A living embodiment of the Palestinian narrative of rising up in revolution, The Rising, by the stalwart Palestinian artist Suleiman Mansour can be considered one of the truly powerful works from what has been described as the golden phase in Mansour’s artistic production. It saw its first and only public exhibit in 1978 in Pasadena, California.
Emerging from a map of the historic Holy Land, a female figure arises victoriously from the centre of the composition as if to symbolise the phoenix rising from the ashes, this painting serves to not only tackle the Palestinian political narrative, but to tell a universal human story of death and resurrection.
An amalgamation of symbolism, surrealism and realism whilst referencing ancient relief works, Mansour aims to highlight the plight of the Palestinians through small touches to affirm the notion of Palestinian resilience; figures in the map show traditional dress, a truncated and masculine hand holding a rifle asserts strength, the old houses of Jerusalem, and the its ancient walls very much in the Canaanite style show the roots and foundations of the Palestinian people. Equally this form of nationalism reaches its pinnacle as the ancient walls of the city surrealistically metamorphose into the traditional Palestinian Kuffiyeh that transforms into a cloak wrapping the woman as she emerges ready for action.
To assert the concept of ashes, Mansour burns the edges of the map, to demark it from the outer narrative, which references ancient reliefs while attempting to chronicle all the main invasions of the Holy Land in history from Ancient Assyrians, Egyptians to the British in modern times. To propose that colonial efforts are in essence bland enterprises, simply concerned with appropriation or theft, the artist painted the outer relief of invasions with two-dimensional perspective and intentionally uses a shimmering gold palette to symbolise the gaucheness of colonial process. This profound contrast of colours and styles is intended to draw the viewers’ attention to the protagonist, as if to imply that despite a troubled history, the real story is how in spite of these mundane realities of death and destruction, resilience and the ability to rebuild and rise from the ashes so to speak remains the most powerful trait of the Palestinian masses.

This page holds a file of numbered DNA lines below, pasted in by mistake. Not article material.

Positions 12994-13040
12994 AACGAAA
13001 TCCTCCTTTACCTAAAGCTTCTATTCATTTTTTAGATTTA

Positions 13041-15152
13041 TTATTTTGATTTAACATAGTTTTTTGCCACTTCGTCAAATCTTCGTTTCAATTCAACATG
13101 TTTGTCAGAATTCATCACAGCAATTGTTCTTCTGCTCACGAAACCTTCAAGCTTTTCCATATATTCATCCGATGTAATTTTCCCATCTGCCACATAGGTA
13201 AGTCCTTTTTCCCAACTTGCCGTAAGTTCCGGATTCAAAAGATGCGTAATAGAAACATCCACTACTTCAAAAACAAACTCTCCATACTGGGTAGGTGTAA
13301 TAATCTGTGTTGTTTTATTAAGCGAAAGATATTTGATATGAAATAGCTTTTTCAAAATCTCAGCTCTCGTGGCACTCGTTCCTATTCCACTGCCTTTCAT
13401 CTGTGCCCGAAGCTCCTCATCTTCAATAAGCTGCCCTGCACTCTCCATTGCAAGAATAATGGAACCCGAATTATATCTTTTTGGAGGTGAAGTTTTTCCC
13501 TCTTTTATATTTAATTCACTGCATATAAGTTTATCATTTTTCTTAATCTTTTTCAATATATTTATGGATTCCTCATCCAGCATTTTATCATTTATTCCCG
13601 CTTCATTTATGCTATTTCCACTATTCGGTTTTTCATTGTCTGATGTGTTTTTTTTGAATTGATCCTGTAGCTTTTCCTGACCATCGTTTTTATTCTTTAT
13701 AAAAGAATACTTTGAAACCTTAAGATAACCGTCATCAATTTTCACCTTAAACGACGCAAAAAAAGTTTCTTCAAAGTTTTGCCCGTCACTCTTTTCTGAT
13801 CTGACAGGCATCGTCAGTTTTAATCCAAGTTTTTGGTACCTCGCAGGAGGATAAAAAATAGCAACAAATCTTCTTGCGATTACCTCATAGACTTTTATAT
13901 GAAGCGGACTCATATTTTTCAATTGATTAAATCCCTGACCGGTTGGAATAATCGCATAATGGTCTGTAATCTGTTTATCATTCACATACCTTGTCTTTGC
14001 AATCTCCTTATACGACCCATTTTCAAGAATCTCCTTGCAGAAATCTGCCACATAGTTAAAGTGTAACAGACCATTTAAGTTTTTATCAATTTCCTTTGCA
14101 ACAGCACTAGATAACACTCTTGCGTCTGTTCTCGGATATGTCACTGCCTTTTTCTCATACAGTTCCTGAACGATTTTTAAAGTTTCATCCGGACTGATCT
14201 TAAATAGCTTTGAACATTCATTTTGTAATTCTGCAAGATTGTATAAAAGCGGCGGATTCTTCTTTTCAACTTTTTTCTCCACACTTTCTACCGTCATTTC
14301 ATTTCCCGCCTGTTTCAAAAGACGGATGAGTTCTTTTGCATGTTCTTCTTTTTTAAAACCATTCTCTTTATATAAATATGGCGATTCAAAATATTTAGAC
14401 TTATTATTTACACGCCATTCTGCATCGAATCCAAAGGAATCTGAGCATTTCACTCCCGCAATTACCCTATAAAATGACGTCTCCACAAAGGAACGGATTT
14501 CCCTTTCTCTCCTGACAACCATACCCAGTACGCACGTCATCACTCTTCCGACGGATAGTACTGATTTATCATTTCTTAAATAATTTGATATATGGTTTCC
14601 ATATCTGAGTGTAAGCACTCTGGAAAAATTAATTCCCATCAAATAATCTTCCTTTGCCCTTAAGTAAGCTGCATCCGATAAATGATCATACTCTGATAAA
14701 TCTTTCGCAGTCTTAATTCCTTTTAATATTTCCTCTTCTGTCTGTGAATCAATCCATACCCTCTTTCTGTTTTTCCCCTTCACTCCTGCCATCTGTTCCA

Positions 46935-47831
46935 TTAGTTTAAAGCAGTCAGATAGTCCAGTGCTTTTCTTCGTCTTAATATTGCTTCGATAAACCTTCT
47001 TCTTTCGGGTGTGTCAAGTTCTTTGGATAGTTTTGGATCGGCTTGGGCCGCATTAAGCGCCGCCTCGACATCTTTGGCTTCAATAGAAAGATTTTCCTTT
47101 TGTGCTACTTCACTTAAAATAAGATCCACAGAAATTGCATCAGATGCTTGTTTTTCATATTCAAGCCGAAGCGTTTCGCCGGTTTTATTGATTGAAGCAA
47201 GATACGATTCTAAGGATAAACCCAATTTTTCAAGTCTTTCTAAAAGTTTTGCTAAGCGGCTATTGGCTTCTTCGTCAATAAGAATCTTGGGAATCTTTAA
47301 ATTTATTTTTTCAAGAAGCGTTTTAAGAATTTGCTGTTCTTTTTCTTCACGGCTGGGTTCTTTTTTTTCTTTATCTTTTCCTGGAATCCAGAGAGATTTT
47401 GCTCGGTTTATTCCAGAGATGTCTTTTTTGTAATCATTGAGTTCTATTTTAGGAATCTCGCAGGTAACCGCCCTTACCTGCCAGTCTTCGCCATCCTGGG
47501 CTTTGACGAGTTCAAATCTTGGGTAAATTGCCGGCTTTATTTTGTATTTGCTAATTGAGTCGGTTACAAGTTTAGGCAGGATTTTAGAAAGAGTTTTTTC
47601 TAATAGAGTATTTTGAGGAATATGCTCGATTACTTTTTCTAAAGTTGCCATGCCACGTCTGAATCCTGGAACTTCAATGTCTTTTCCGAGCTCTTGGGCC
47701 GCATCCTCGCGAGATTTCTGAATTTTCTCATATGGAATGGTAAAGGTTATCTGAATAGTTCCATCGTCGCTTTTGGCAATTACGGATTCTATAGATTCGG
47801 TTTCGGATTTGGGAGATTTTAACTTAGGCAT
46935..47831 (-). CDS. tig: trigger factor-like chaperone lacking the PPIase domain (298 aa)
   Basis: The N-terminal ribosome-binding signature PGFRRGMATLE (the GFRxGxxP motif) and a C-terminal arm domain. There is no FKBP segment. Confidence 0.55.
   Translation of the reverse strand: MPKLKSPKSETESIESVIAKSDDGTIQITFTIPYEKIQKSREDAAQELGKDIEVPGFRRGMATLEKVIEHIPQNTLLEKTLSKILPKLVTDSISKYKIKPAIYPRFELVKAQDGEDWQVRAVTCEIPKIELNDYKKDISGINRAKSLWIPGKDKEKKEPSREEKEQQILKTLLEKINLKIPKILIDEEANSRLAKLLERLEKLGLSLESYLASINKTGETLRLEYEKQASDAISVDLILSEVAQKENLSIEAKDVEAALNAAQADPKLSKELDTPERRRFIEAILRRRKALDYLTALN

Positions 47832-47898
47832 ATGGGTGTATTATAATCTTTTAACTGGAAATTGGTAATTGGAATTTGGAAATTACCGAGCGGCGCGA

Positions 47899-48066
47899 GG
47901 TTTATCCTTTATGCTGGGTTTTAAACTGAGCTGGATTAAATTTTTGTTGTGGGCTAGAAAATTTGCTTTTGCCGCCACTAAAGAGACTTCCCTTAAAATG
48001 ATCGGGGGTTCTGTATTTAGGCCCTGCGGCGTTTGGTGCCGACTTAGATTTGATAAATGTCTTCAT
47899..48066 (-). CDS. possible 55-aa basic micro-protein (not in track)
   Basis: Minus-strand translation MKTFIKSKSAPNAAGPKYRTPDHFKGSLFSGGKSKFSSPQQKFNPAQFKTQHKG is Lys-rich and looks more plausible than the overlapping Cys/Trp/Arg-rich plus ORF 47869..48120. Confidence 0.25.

Derived from the Latin verb resilire, which means to bounce-back, the ubiquitous idea of resilience has assumed a profound centrality in contemporary culture in recent years. Herein lies the significance of The Rising as a truly pioneering attempt to tell the story of resilience, particularly within a Palestinian and Middle Eastern context more than ever, and the remarkable capacity of human beings to bounce-back and rise up from their tragedies.